OBAMA: This is a big, diverse country. Not everybody agrees with us. I know that shocks people.
HORSLEY: Liberals were furious in late 2010 when Mr. Obama reluctantly agreed to extend Bush-era tax cuts for the wealthy. They accused the president of caving in, rewarding GOP obstructionism. Mr. Obama defended the unemployment benefits and payroll tax cut he won in return, and tried to present himself as the reasonable man in Washington.
OBAMA: In order to get stuff done, we're going to compromise.
HORSLEY: But in fact, there was almost no compromise in the following year, despite months of fruitless negotiation on a grand bargain to reduce the deficit. Republicans repeatedly walked away from the talks rather than accept higher taxes on the wealthy. The standoff ultimately cost the government its triple-A bond rating.
OBAMA: I've been left at the altar now a couple of times. And I think that, you know, one of the questions that the Republican Party is going to have to ask itself is: Can they say yes to anything?
HORSLEY: By this time last year, Mr. Obama had given up trying to bargain with Republicans. Instead, he declared he would make his case directly to the American people. And that's what he's been trying to do for most of the last 12 months.
OBAMA: This isn't about class warfare. This is about the nation's welfare. It's about making choices that benefit not just the people who've done fantastically well over the last few decades, but that benefits the middle class.
HORSLEY: Unable to find common ground with today's Republicans, Mr. Obama repeatedly aligns himself with GOP leaders from a more cooperative era; noting it was Eisenhower who built the Interstate Highway System, Nixon who launched the EPA, and Ronald Reagan, who despite his airbrushed image, agreed to raise taxes to combat a yawning budget deficit.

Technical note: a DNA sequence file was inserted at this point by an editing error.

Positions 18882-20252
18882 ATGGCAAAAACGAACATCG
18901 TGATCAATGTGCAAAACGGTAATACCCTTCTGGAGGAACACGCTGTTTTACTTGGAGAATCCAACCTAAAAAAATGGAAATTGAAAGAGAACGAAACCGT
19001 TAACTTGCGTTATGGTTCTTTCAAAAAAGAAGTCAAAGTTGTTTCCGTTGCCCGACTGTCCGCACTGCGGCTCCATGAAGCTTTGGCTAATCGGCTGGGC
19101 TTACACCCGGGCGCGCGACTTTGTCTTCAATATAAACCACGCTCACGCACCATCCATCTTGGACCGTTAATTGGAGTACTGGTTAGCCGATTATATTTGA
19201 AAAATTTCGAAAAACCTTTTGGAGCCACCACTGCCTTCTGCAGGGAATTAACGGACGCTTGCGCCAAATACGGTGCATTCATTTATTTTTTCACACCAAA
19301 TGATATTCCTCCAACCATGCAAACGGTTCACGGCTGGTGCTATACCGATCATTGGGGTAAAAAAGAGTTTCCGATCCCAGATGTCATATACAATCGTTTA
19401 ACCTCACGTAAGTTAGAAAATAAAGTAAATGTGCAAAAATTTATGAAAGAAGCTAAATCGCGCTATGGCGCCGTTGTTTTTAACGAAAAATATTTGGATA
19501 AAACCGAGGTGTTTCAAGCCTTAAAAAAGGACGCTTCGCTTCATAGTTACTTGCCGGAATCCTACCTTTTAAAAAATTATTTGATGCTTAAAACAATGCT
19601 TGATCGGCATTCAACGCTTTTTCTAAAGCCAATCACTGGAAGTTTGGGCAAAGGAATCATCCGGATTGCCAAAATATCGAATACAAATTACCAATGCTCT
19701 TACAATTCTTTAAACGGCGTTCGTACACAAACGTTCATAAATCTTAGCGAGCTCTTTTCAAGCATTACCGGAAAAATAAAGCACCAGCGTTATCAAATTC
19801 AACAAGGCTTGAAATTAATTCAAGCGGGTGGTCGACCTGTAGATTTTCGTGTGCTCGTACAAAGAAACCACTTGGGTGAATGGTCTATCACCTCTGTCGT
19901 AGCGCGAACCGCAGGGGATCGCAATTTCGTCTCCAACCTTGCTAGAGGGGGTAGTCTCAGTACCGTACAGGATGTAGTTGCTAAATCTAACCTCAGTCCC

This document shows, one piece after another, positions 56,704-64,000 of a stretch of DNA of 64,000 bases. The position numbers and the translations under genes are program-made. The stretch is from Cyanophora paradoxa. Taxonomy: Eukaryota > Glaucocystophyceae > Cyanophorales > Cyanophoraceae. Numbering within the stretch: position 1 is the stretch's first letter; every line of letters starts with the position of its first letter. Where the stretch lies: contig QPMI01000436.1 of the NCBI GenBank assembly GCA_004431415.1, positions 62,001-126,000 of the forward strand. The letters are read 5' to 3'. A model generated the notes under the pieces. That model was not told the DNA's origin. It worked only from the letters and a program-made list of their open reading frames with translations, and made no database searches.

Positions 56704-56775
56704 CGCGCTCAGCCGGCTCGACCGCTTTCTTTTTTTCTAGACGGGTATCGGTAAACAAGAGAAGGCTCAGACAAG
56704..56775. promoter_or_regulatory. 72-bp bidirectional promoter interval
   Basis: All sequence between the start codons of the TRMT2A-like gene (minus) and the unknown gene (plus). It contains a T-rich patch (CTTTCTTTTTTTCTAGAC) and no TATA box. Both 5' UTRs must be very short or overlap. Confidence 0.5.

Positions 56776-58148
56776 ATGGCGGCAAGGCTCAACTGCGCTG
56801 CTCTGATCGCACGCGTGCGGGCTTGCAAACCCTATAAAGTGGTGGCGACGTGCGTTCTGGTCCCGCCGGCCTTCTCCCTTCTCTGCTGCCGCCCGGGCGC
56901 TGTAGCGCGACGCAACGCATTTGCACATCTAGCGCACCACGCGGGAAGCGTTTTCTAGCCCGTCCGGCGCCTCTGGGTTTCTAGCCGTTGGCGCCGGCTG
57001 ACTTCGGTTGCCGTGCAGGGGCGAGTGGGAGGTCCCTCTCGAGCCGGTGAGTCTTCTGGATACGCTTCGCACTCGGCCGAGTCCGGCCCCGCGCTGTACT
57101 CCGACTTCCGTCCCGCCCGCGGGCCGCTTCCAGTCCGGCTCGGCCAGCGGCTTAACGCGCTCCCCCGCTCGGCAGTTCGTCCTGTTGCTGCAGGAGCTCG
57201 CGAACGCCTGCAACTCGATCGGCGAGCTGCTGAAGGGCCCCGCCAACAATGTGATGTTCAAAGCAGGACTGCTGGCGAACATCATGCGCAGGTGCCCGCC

OBAMA: It is this shared vision that I intend to carry forward in this century as president because it is a vision that has worked for the American middle class and everybody who is striving to get into the middle class.
HORSLEY: The fact that the president still talking about the same ideas to help the middle class, three-and-a-half years into office, could be seen as an admission that so far he's fallen short. But on the campaign trail in Iowa last week, Marilyn Wadden said she appreciates Mr. Obama's consistency.
MARILYN WADDEN: His website says the same thing now as it did four years ago, and that's a wonderful thing. He's working on everything - ticking them off one by one. And had he had a Congress who was more supportive, we would have gotten a lot more done.
HORSLEY: While Mr. Obama has struggled with the economy, one of his biggest successes came in national security. And here again, it was something he'd promised to do four years ago: send U.S. troops into Pakistan if the leader of al-Qaida were found there.
OBAMA: Tonight, I can report to the American people and to the world that the United States has conducted an operation that killed Osama bin Laden, the leader of al-Qaida.
HORSLEY: That night, as a crowd gathered outside the White House to celebrate bin Laden's death, Mr. Obama asked Americans to remember the sense of unity they felt in wake of the 9/11 attacks, a feeling he said had frayed in the years since. Mr. Obama has always talked about restoring a sense of common purpose to the country. He's called the November election a chance for Americans to end the stalemate in Washington.
Polls suggest, however, that stalemate extends far beyond the nation's capital. Eight years after a young Senate candidate declared an end to Red America and Blue America, the United States of America is as divided as ever.
Scott Horsley, NRP news, Charlotte. Transcript provided by NPR, Copyright National Public Radio.